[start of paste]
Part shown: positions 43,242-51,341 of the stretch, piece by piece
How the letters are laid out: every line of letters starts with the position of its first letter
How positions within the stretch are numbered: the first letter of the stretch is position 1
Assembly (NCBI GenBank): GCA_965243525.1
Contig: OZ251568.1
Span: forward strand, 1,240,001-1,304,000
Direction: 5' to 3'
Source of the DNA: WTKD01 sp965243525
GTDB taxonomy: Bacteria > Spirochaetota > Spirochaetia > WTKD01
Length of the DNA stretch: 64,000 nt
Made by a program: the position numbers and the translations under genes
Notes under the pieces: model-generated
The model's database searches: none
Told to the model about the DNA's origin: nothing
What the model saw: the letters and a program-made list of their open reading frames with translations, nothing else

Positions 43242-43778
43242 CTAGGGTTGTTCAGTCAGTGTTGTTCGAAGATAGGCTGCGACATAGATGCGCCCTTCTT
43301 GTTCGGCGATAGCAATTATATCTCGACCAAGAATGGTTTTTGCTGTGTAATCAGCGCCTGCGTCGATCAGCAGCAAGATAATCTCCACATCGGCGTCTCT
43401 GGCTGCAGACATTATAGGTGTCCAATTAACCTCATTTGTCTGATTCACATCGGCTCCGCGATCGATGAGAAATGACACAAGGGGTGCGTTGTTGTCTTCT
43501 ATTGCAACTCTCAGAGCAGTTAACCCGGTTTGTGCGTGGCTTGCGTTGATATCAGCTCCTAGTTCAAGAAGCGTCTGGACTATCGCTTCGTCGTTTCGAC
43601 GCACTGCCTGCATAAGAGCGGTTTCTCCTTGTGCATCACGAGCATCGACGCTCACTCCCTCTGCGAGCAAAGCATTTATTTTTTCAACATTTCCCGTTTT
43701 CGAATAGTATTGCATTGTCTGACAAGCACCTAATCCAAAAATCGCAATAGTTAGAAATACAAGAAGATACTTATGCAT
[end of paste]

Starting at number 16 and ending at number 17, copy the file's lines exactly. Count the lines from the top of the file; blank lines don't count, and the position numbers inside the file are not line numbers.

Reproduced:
Positions 43242-43778
43242 CTAGGGTTGTTCAGTCAGTGTTGTTCGAAGATAGGCTGCGACATAGATGCGCCCTTCTT